There are a variety of ways to add style to your backyard, and one of them is growing climbers. Wallflowers, for example, can provide a tiered effect on any garden space.
However, not all species of climbing plants are appropriate for every garden. When planning to plant one, there are essential things a homeowner needs to consider.
Choosing the Best Garden Climber for your Yard
A lot of elements are deemed crucial when growing garden climbers at home. Aside from knowing how and where to plant them, gardeners also need to know how and when to maintain them.
Despite these requirements, wallflowers and climbers can bring us great delight once appropriately grown. When guests come for a visit, these plants can make a brilliant statement in your yard.
So, whether you want them to crawl up a tree and fence or turn into an arch, here are five essential things to consider in choosing the best climbers for your garden!
Your choice of climbing plants will depend largely on where you plan to grow them. Californian Lilacs, for example, should be planted in an area that receives a maximum amount of sunlight.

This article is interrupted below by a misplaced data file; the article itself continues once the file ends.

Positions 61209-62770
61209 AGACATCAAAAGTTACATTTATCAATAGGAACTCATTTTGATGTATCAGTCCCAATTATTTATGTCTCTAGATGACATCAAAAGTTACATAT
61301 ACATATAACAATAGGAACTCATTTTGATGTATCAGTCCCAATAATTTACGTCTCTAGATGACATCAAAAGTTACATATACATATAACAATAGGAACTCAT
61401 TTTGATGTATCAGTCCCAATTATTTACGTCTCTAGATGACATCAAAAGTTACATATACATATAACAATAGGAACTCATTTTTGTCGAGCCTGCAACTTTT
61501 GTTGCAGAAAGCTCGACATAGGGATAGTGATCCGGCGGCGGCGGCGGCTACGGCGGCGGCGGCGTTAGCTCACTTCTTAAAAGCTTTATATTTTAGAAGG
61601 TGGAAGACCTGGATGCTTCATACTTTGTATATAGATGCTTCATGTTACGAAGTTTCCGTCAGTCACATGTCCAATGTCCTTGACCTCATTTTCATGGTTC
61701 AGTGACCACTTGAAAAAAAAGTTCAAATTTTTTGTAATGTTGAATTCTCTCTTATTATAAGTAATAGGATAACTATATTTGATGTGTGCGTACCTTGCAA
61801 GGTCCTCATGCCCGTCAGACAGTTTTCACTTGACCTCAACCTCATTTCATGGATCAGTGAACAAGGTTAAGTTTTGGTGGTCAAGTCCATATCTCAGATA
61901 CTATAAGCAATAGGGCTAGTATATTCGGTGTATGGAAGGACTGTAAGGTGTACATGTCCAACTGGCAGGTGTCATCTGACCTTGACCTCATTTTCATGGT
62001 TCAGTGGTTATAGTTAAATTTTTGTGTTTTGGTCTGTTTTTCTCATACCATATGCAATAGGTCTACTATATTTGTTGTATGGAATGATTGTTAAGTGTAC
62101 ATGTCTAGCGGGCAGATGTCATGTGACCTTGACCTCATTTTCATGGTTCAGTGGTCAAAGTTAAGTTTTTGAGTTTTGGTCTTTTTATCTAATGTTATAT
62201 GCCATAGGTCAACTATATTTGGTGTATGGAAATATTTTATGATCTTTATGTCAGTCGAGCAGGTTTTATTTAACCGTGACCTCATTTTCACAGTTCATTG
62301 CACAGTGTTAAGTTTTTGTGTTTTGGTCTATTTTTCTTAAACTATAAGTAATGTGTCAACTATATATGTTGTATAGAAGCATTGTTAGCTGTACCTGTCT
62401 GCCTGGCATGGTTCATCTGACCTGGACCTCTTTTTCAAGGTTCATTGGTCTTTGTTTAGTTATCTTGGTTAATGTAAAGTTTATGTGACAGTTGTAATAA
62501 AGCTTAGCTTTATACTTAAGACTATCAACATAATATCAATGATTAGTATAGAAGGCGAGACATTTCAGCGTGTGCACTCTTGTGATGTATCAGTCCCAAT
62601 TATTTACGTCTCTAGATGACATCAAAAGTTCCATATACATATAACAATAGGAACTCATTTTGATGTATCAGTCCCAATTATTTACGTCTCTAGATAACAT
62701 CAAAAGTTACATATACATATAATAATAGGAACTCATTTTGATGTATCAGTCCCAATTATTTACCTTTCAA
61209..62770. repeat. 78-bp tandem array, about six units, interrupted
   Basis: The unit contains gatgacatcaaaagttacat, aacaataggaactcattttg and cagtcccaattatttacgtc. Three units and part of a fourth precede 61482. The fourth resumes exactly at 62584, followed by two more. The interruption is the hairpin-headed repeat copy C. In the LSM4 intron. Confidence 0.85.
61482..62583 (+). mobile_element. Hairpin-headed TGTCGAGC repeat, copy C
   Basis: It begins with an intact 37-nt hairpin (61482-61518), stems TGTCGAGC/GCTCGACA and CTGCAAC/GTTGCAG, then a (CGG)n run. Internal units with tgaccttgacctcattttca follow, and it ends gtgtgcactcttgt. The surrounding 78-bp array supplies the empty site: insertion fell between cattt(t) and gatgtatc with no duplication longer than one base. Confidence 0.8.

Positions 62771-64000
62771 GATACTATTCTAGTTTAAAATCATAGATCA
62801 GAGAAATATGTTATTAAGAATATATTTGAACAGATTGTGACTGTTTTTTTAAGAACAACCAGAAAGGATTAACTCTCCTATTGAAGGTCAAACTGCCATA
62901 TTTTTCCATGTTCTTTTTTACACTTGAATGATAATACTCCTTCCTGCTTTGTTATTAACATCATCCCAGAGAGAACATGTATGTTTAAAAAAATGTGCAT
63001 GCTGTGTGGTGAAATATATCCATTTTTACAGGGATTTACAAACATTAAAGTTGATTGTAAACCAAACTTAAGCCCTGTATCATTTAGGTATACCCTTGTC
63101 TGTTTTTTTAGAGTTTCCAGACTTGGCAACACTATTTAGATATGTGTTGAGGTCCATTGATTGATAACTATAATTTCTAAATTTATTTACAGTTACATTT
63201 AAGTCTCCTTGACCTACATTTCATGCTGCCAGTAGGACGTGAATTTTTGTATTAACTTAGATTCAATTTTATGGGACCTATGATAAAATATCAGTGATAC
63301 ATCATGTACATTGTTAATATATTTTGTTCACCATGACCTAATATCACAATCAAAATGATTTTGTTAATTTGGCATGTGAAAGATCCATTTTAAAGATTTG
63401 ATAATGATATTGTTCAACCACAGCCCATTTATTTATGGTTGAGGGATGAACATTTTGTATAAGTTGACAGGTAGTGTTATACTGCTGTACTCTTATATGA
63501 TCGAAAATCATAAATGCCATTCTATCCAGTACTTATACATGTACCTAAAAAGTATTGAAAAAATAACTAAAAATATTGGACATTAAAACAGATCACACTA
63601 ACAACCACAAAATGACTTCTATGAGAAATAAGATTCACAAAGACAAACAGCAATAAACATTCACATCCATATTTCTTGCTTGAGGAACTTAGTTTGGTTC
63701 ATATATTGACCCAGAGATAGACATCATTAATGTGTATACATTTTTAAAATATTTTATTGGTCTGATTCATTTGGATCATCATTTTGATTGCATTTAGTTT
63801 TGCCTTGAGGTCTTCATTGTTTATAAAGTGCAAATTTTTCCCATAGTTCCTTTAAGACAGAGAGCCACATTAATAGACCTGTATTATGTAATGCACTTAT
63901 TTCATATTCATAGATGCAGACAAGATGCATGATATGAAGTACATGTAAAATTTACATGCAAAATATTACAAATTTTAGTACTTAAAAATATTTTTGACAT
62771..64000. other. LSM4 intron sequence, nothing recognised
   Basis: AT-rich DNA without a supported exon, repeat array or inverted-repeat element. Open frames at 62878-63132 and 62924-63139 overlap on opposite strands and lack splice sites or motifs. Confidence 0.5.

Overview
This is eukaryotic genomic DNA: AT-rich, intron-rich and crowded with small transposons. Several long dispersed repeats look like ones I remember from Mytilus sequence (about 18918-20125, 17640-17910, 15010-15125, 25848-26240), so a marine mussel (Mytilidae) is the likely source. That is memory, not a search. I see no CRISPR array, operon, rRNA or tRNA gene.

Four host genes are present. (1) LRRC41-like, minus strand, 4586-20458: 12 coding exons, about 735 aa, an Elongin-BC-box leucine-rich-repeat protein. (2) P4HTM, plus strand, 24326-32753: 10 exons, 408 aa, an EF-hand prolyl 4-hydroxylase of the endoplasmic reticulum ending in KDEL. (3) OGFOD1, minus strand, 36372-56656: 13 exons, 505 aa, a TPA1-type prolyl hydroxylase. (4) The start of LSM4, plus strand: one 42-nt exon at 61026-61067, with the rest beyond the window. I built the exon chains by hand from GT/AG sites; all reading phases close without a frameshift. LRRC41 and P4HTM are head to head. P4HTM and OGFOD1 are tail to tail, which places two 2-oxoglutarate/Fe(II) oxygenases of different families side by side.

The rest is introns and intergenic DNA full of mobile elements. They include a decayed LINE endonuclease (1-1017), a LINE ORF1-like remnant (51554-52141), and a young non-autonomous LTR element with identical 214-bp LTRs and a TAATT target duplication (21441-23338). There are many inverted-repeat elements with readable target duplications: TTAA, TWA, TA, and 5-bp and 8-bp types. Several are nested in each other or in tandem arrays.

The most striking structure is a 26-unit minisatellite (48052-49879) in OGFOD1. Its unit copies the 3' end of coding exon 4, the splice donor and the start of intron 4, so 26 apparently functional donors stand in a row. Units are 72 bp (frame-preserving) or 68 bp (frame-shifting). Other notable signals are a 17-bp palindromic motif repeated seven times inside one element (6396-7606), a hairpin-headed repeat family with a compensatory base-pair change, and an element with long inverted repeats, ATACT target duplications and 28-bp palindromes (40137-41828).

If you choose to grow them on a shaded space, however, opt for the shade-loving varieties.
As the name suggests, climbers need something to climb on. It can be a tree, a wall, a fence or even a mere stick at first to encourage the plant to grow upwards.
If you are aiming for more creative design in the garden, you can also buy a metal arch for the climbers to grow over and intertwine.
Pruning after they have flowered is a must in growing climbers. You can cut the plants’ dead shoots, or stems that grow too long.
If you want to train a climber into a particular shape, meanwhile, you can twist its longer shoots into the primary bodywork of the bush.
Climbers that are planted too close to fixtures and fittings, such as windows and gutters, can cause potential damage. It can happen once they grow too large and strong.
If it ever takes place, however, make sure to keep your guttering clean regularly. Re-train your climbers to grow away from the windows too.
Aside from maintaining climbers, it is also important to rid your property of some of the most common destructive plants in British yards too. Otherwise progress in your garden would be hindered.
5. Climbing Speed
If you want a space to get covered quickly, you can opt for some wallflowers that climb particularly fast, such as Honeysuckle. However, growing one would mean that you will need to prune and train it more often.
Some slow climbers, like Fuchsias, on the other hand, require less pruning and maintenance.